Sunday’s dramatic events in Bristol, where debates about 17th-century slave trader and former MP Edward Colston have simmered for many years, are a case in point.
Discussions about how a man with shared responsibility for transporting tens of thousands of Africans to British colonies is reflected in Bristol’s history were swept aside by protestors.
It highlighted a sense that the time for talking (and getting nowhere) is over.
In reality, as the debate goes global, the local conversation may be about to get going again.
Local events go global
Local leaders must try to strike a balance when feelings in their areas run high, and people from Ice Cube to Sir Keir Starmer are expressing views on what’s happening.
It’s unwise to criticise ‘thuggery’, as home secretary Priti Patel did, if you represent a city where views on such issues are not clear cut.
While a police investigation into the statue’s toppling will follow, there is cause to be encouraged by the local response, which contrasted strongly with the responses from national politicians.
Bristol’s mayor, Marvin Rees, Europe’s first directly elected black mayor, didn’t resort to condemning protestors.
In thoughtful interviews yesterday, he said the statue was an "affront" to him and he felt no sense of loss for its removal.
Many more people who followed this story will understand why after the weekend’s events.
The Bristol Post ran a comment from editor Mike Norton, himself a Bristolian, which stated that years of talking without acting had led the city to this point.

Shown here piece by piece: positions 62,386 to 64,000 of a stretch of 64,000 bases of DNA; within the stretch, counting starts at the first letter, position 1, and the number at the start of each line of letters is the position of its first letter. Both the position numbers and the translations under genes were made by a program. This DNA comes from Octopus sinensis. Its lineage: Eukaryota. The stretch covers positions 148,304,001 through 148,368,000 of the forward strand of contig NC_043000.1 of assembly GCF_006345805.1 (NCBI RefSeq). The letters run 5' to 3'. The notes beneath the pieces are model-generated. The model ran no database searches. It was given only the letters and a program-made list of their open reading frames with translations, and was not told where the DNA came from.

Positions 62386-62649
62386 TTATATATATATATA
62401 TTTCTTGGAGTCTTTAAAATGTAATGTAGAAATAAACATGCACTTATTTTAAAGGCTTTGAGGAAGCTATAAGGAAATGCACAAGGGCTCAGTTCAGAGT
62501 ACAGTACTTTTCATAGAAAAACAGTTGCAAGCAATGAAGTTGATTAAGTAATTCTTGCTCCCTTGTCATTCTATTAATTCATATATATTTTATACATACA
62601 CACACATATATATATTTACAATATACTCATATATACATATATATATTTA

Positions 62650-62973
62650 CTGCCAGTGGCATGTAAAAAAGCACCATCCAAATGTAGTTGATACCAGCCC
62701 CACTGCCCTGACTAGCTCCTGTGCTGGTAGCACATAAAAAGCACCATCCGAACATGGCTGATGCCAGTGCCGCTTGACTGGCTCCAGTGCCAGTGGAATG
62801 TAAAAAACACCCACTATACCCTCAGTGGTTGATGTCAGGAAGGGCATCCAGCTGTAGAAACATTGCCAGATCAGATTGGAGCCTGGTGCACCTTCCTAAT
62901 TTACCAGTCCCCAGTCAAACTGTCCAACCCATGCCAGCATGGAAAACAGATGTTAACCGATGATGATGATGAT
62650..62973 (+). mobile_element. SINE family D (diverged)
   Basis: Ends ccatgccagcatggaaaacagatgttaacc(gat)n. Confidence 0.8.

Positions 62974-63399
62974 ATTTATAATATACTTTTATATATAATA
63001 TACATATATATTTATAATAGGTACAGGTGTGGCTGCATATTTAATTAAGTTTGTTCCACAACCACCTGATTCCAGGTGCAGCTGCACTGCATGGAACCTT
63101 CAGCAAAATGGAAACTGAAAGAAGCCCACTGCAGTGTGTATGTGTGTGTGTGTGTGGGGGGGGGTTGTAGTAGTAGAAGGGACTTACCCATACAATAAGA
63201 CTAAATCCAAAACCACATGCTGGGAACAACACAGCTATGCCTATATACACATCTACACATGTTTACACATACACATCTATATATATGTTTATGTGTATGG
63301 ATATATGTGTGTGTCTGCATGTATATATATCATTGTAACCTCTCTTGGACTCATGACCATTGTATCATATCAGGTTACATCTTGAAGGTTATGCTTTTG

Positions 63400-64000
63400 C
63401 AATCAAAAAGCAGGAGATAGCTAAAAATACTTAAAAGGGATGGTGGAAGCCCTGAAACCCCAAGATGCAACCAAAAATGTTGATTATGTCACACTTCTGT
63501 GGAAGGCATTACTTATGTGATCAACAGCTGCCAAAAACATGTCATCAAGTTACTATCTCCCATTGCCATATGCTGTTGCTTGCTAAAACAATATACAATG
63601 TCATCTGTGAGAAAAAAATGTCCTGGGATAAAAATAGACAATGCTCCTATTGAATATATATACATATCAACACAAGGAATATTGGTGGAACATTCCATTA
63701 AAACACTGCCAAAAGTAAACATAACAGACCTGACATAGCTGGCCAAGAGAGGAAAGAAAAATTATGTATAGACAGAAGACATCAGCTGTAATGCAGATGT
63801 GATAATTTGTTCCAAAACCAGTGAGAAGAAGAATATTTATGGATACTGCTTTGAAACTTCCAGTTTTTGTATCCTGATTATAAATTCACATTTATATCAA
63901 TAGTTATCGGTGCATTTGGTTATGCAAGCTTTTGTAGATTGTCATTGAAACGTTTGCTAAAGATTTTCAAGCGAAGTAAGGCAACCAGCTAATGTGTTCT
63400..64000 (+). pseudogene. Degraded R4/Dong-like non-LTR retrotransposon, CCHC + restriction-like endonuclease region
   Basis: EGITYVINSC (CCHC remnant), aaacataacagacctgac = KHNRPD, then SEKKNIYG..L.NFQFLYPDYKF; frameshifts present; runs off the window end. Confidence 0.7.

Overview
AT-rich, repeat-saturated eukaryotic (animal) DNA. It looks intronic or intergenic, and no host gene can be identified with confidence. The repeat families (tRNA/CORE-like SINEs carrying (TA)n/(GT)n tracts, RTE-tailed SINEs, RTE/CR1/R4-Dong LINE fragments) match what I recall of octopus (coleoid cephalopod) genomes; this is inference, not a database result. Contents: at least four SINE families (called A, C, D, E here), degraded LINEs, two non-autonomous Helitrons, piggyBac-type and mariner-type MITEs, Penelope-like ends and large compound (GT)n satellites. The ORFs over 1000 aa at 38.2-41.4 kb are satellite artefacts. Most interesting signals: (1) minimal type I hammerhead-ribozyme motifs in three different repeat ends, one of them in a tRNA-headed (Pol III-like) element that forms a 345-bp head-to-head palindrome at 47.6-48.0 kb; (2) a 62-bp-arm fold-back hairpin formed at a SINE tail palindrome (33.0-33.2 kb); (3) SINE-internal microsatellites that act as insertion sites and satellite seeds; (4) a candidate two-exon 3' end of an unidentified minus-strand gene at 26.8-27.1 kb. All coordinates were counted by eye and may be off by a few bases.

BBC radio, TV and city-based organisation Bristol 24/7 provided excellent reporting and analysis, which demonstrated the importance of local news as a reliable and trusted source of information at a time when its future is uncertain.
Defining the new reality
Coming at a time when we’re all talking about the ‘new normal’, these events present a challenge to local leaders to bring as many people in their areas as possible with them on the journey to that fabled destination.
A conversation about what it should look like – in terms of how we live, work, learn, travel and buy stuff – would be a good place to start.
It’s a conversation that is best held by organisations who understand those places and are working closely with stakeholders to respond to the Covid-19 outbreak.
This is long-term stuff that’s often overlooked in the campaigning mindset many of us have.
It’s about creating spaces for conversations and avenues for feedback – online and offline.
It’s about acknowledging that reality is messy, and that it’s OK to feel uncomfortable about the past while also feeling sadness at what’s happening today.
It’s about moving beyond a hashtag and trying to do better.
What happened in Bristol could be an iconic moment for the city.
After its measured response, we can at least hope that it represents a positive step forward.
Those responsible for managing local responses to global events should take note.
Ben Lowndes is director at Bristol-based agency Social
Thumbnail credit: Getty
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